Periodontal Disease Bone Loss

Periodontal disease, also known as gum disease, is an infection of the gum and tissues supporting your teeth. It usually occurs due to poor oral hygiene. As the disease progresses, it can damage your gums and the bone supporting your teeth. Bone loss is a sign of advanced periodontal disease (periodontitis) and can eventually lead to tooth loss if left untreated. In this blog post, we’ll discuss how periodontal disease causes bone loss and the treatments available to help stop its progression.

How Does Periodontal Disease Lead to Bone Loss?

Periodontal disease occurs when plaque, a sticky film of bacteria that accumulates on teeth, is not removed with regular brushing and flossing. The bacteria in plaque can cause inflammation of your gums (gingivitis) and eventually lead to infection.

Gingivitis is the early stage of periodontal disease and is usually reversible. Gingivitis is characterized by red, swollen gums that bleed when you brush your teeth. If left untreated, gingivitis can progress to periodontitis.

Periodontitis, an advanced stage of periodontal disease, causes destruction to the tooth-supporting tissues, leading to tooth mobility and loss.

Risk Factors for Bone Loss

Certain factors increase the risk of periodontal disease and bone loss. These include:

  • Poor oral hygiene
  • Smoking
  • Dry mouth
  • Poor nutrition
  • Hormonal changes (such as pregnancy)
  • Certain medications, such as anticonvulsants and calcium channel blockers
  • Medical conditions, such as diabetes

Symptoms of Periodontal Disease Bone Loss

The signs and symptoms of periodontal disease bone loss include:

  • Red, swollen, or tender gums
  • Persistent bad breath even after brushing your teeth
  • Bad taste in the mouth
  • Receding gums or teeth appearing longer than normal
  • Loose or shifting teeth
  • Changes in the way teeth fit together when you bite
  • Unexplained tooth loss
  • Visible bone loss in the jaw area
  • Difficulty or discomfort when chewing

Treatment Options for Periodontal Disease Bone Loss

The treatment of periodontal disease and bone loss depends on the severity of the condition. Your dentist or periodontist may recommend any of the following treatments for bone loss in teeth:

  • Deep cleaning of teeth: Also known as scaling and root planing, this procedure involves removing plaque and tartar (hardened plaque) from above and below the gum line to reduce inflammation and bacteria levels.
  • Antibiotic therapy: To reduce the amount of bacteria in your mouth, antibiotics can be administered topically or systemically.
  • Flap surgery: If bone loss is severe, your periodontist may perform a surgical procedure known as flap surgery. This involves lifting the gums to access and clean the affected areas before suturing them back into place.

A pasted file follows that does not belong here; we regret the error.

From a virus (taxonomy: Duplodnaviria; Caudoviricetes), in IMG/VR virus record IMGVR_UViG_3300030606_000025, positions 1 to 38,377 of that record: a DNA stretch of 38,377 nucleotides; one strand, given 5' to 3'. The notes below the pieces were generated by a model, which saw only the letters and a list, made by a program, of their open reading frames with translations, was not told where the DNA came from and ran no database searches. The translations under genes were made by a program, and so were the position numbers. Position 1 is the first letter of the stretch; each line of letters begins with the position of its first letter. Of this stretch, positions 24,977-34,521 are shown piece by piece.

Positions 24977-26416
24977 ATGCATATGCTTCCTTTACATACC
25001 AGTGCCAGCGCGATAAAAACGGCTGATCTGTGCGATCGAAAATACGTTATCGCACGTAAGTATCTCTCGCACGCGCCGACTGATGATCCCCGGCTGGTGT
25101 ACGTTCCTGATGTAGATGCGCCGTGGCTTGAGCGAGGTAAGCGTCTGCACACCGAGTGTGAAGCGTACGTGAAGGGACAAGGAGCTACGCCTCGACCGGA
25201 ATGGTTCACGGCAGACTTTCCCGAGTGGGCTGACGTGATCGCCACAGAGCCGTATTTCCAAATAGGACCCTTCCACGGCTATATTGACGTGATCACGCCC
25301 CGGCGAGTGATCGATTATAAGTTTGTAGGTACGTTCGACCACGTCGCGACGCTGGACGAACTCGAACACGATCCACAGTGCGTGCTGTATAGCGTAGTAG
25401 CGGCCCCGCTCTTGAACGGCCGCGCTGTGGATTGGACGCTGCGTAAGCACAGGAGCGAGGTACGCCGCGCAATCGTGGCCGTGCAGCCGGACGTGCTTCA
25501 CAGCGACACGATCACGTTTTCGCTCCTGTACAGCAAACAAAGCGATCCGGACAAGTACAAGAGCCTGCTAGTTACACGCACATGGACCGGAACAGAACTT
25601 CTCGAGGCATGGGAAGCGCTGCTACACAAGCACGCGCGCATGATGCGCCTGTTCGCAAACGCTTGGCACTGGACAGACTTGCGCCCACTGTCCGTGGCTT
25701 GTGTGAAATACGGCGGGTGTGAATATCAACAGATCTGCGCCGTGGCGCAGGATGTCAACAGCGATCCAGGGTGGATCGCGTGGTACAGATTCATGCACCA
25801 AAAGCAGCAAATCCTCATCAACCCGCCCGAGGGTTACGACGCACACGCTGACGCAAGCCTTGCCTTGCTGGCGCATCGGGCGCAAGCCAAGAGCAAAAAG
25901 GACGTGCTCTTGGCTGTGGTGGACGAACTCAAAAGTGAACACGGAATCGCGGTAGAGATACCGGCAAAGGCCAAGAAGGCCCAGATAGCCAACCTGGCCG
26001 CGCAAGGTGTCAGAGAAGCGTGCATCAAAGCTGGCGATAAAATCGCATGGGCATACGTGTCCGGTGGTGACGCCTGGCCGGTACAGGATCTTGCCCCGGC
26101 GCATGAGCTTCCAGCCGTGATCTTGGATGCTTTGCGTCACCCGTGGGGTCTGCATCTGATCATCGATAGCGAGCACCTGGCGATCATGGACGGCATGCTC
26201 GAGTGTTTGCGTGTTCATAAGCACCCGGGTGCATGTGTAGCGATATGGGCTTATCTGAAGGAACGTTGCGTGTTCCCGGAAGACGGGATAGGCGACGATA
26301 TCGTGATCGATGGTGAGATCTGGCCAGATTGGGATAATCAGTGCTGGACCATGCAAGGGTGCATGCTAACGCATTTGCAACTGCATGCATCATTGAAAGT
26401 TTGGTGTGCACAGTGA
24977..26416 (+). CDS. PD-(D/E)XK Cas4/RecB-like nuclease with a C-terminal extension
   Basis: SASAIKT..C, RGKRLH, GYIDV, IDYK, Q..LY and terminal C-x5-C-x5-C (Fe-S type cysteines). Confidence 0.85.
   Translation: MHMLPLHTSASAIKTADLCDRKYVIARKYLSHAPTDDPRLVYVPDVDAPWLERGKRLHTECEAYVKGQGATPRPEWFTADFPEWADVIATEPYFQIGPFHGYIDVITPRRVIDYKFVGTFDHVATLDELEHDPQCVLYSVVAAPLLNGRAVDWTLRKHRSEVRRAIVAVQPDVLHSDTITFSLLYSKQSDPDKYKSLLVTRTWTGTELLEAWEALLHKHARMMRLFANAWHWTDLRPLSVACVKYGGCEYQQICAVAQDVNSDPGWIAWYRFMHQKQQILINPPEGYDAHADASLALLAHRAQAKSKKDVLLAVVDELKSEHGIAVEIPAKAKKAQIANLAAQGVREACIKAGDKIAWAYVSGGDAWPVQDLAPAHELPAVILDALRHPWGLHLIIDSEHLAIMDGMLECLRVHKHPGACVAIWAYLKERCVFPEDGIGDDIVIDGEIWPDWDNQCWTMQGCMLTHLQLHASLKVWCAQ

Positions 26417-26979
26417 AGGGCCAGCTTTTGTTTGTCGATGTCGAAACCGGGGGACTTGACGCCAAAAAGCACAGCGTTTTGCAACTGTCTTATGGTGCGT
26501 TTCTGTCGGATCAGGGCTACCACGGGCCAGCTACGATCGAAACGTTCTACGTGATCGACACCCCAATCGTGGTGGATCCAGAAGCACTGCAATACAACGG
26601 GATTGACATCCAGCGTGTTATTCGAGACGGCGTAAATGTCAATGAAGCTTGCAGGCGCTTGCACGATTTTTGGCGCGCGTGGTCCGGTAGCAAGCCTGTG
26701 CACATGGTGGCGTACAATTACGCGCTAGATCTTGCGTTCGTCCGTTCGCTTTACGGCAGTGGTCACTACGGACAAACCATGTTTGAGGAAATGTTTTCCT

• Pocket reduction surgery: In some cases, excess pockets of space may form between the teeth and gums, which can trap bacteria. Pocket reduction surgery (osseous surgery) involves folding back the gum tissue to remove the pockets and prevent further bone loss.
  • Bone grafting: After scaling and root planing, if there is significant bone loss due to periodontitis, bone can be regenerated with a bone graft. You can read more about periodontitis bone graft.
  • Soft tissue grafting: To cover exposed root surfaces and improve the aesthetics of your smile, soft tissue grafts may be used to replace lost gum tissue.
  • Tooth extraction: If the tooth is loose and can’t be saved, it may need to be removed. Your dentist may recommend dental bridges or implants to restore the area.

It’s important to note that even with successful treatment, recurrence of periodontal disease is possible. Therefore, regular checkups and proper oral hygiene are essential to keeping your mouth healthy.

How to Prevent Periodontal Disease Bone Loss

The best way to prevent periodontitis and bone loss is to practice good oral hygiene. This includes brushing your teeth twice a day, flossing once a day, and using an antibacterial mouthwash at least twice daily.

Additionally, it’s important to visit your dentist and periodontist regularly for professional teeth cleaning and checkups. This will allow them to diagnose any issues early on before they become more serious.

Finally, if you smoke or use tobacco products, quitting is the best way to reduce your risk of developing periodontal disease. Smoking has been linked to an increased rate of bone loss and other serious dental issues.

Conclusion

Periodontal disease is an infection of the gums that can lead to significant loss of bone and tissue that support your teeth. If left untreated, it can result in tooth loss.

The treatment for periodontal disease bone loss depends on the severity of the infection. Your dentist may recommend a variety of treatments, ranging from deep cleaning (scaling and root planing) to surgeries, such as pocket reduction or bone grafting.

The best way to prevent bone loss is to practice good oral hygiene and visit your dentist for regular checkups and professional cleaning.

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